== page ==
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KSTA Members,

As some of you may know, there has recently been considerable

discussion between the Kansas State Troopers’ Association (KSTA)

and the Patrol’s senior administrative staff regarding the schedule

that road personnel are currently assigned. This has long been

an area identified as being in critical need of improvement, and

it is possibly the single greatest complaint that KSTA leadership

receives from our members. The current schedule has sworn

personnel working a week or longer with no break, and, to be

concise, is unsafe. Some employees are forced to work as much as

80 hours with no reprieve from the daily stresses that our careers

impose upon us, not including overtime. In many areas of the

state, it leaves huge gaps in coverage while we work so hard to

quell the increase in fatality crashes. It’s also embarrassing. How

many of you have been teased by officers from other agencies

for having to work over a week in a row with nothing that even

resembles a healthy sleep schedule? I know I have. The members

and leadership of your Association are not alone in believing that

we deserve something better. As early as June 2015, Colonel Mark

Bruce stated in an agency-wide email that “

the current trooper

work schedule places undue strain on our officers. This has

negative performance implications and most importantly has

the potential to impact officer safety.”

The Colonel stated in this

email that, within three years, he wanted to implement a new

schedule that would be better for employees. His transparency on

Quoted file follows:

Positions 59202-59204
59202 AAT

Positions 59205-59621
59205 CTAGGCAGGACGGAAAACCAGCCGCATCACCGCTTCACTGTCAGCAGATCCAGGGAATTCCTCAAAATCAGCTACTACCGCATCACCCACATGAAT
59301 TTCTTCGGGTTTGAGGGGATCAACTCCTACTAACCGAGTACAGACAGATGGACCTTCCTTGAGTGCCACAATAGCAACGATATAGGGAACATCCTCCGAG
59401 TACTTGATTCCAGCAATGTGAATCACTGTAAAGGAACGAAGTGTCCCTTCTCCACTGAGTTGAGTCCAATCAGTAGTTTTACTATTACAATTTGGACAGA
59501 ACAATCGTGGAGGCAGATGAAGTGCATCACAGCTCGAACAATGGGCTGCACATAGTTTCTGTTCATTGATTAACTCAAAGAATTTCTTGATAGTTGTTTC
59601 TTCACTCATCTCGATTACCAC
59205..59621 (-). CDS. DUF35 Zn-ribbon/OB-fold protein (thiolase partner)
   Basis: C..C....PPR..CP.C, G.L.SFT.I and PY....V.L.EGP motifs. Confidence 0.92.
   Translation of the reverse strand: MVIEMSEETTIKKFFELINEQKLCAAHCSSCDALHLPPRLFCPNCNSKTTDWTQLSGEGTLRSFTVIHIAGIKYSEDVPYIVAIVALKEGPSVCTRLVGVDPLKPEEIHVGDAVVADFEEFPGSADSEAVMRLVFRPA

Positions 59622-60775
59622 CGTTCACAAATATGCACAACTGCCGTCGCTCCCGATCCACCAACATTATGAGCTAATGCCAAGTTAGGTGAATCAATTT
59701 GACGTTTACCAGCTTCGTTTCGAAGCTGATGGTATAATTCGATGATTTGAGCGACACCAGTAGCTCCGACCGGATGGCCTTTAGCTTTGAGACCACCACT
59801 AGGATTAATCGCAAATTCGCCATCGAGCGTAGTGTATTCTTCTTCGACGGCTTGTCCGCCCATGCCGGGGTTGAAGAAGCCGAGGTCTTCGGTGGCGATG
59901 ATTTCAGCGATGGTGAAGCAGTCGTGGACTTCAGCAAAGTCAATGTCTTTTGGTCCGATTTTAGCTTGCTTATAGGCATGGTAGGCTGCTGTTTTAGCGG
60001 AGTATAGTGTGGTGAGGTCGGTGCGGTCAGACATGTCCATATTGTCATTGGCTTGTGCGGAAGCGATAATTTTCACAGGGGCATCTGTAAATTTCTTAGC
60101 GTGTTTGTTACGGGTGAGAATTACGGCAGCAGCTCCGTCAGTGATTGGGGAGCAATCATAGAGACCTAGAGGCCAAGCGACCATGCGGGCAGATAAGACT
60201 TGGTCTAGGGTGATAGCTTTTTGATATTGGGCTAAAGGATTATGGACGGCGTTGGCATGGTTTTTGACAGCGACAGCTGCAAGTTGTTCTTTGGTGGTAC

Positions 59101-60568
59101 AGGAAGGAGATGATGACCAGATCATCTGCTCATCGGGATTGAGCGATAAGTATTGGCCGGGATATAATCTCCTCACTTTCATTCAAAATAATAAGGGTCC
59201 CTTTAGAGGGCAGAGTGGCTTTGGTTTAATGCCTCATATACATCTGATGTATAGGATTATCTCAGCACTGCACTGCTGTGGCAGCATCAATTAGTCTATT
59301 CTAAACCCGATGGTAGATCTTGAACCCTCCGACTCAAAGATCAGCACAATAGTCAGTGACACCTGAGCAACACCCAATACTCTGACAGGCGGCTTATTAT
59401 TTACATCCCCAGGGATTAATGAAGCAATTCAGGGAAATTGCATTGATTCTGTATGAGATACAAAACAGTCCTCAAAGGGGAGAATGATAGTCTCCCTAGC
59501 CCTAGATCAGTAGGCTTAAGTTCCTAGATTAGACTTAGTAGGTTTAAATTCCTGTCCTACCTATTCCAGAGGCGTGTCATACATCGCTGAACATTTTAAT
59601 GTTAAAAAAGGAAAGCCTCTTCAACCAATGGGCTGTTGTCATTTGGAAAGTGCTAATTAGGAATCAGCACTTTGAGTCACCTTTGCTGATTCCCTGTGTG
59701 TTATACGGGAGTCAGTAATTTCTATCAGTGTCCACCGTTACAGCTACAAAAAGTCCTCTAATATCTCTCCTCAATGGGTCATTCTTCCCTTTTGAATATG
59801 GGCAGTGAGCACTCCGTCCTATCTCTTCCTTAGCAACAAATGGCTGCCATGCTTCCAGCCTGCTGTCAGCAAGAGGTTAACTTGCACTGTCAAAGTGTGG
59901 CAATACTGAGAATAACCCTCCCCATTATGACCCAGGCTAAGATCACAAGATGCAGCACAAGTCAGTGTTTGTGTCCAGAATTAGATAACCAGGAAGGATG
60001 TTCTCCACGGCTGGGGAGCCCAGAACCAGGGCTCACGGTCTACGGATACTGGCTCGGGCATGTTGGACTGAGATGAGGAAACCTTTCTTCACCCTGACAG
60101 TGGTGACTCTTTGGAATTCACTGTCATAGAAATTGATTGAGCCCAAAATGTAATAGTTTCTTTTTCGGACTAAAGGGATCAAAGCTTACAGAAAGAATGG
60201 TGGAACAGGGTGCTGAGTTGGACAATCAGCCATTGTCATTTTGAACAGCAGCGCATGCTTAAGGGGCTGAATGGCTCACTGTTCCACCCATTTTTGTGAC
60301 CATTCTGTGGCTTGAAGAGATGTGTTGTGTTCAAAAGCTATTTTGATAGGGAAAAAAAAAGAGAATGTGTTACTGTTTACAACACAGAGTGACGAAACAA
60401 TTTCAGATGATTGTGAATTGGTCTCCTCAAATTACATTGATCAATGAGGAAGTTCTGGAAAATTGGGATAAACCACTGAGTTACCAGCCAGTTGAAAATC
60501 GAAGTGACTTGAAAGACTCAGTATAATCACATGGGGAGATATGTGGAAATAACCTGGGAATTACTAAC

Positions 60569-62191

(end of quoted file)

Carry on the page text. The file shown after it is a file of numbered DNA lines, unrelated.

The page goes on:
the issue was refreshing and encouraging at the time, but sadly

the conversation soon lost momentum, and we’ve continued to

do business as usual ever since.

Whilewe know in an agency this size that

every

trooper will hardly

ever agree on an issue, there is no excuse for not seeking out

somethingbetter and tryingnew

ideas.We

fully support Col. Bruce

and Lt. Col. Moon in their position

that we can never stop improving,

and we can never be satisfied with

the status quo. The KSTA recently

reminded the Colonels of our lack

of progress on the schedule, and

we’re glad to say that they have

shown impressive enthusiasm

and openness while listening to

us on multiple occasions since.

In that light, I am proud to have

been a part of an active project

over the last three years to find

a solution. Beginning in 2014,

Master Trooper Chris Markham

and I (Master Trooper Sage HIll)

Letter to KSTA Members - 9/20/17

initiated an organized effort to explore scheduling options that

could be mutually beneficial for those tasked with working the